On June 20, 2019, the Company received stockholder approval to increase the maximum number of shares available under its long-term compensation plan by 7.0 million. The Company’s stock-based incentive compensation plan now covers a maximum of 11.95 million shares of common stock that allows the Company to grant restricted stock awards, restricted stock unit awards, or collectively restricted stock, stock options, stock appreciation rights and fully-vested common stock to employees and directors. As a result of the approval to increase the number of shares available under this plan, the Company, which has the sole discretion in determining the method of settlement for awards granted under the plan, now has the ability and intent to settle these awards using available shares. Accordingly, the classification of and accounting for 5.1 million outstanding phantom stock units, or PSUs, and 1.6 million stock appreciation rights, or SARs, were modified from cash-settled to stock-settled during the second quarter of 2019. These outstanding awards were granted to Company executives in 2017, 2018 and 2019 and to non-executive employees in 2019. After these modifications were completed, the Company has only 0.2 million awards outstanding that will settle in cash on their respective vesting dates. The remaining vesting provisions of the modified awards were not impacted and, therefore, the Company determined the fair value of the awards on the date of the modification was the same as the date prior to the modification. There was no additional compensation expense recognized at the time of modification. As of June 30, 2019, the Company has 0.7 million shares of common stock available to be granted under such plan.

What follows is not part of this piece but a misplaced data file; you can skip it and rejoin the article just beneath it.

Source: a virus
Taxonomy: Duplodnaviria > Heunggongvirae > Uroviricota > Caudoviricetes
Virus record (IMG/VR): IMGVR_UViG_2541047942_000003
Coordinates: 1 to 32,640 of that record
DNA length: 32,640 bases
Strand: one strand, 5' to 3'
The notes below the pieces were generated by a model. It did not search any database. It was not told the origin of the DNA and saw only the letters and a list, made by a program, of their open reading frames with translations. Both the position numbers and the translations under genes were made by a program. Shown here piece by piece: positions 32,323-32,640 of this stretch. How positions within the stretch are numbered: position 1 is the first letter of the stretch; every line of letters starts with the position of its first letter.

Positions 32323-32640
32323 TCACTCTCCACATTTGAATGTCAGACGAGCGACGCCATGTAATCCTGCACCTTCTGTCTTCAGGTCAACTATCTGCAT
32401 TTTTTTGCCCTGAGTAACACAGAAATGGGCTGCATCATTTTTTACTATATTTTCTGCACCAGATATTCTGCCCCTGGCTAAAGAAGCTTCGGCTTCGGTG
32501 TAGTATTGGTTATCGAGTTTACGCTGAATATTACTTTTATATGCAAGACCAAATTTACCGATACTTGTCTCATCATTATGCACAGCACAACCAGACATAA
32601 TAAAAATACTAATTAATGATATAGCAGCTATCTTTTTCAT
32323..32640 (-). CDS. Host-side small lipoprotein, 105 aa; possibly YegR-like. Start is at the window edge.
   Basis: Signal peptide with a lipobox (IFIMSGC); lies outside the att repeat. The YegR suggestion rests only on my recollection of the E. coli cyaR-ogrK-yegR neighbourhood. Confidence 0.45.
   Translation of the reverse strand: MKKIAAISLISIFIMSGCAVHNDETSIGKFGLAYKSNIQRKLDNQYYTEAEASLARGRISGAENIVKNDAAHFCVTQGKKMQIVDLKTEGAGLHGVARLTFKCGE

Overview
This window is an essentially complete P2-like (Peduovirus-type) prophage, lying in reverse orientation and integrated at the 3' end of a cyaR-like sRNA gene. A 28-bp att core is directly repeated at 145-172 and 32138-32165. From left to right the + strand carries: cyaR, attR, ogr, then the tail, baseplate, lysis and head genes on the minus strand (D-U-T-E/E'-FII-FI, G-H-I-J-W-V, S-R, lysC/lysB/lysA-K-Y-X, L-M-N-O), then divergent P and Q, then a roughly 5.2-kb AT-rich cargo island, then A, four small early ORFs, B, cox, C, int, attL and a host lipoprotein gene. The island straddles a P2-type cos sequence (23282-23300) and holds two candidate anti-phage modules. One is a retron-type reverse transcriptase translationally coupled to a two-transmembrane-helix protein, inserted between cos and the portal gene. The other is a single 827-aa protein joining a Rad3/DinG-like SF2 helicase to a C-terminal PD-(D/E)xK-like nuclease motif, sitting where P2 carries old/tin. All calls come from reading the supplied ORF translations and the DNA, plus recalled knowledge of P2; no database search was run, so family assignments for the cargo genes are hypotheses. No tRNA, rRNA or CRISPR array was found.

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Restricted Stock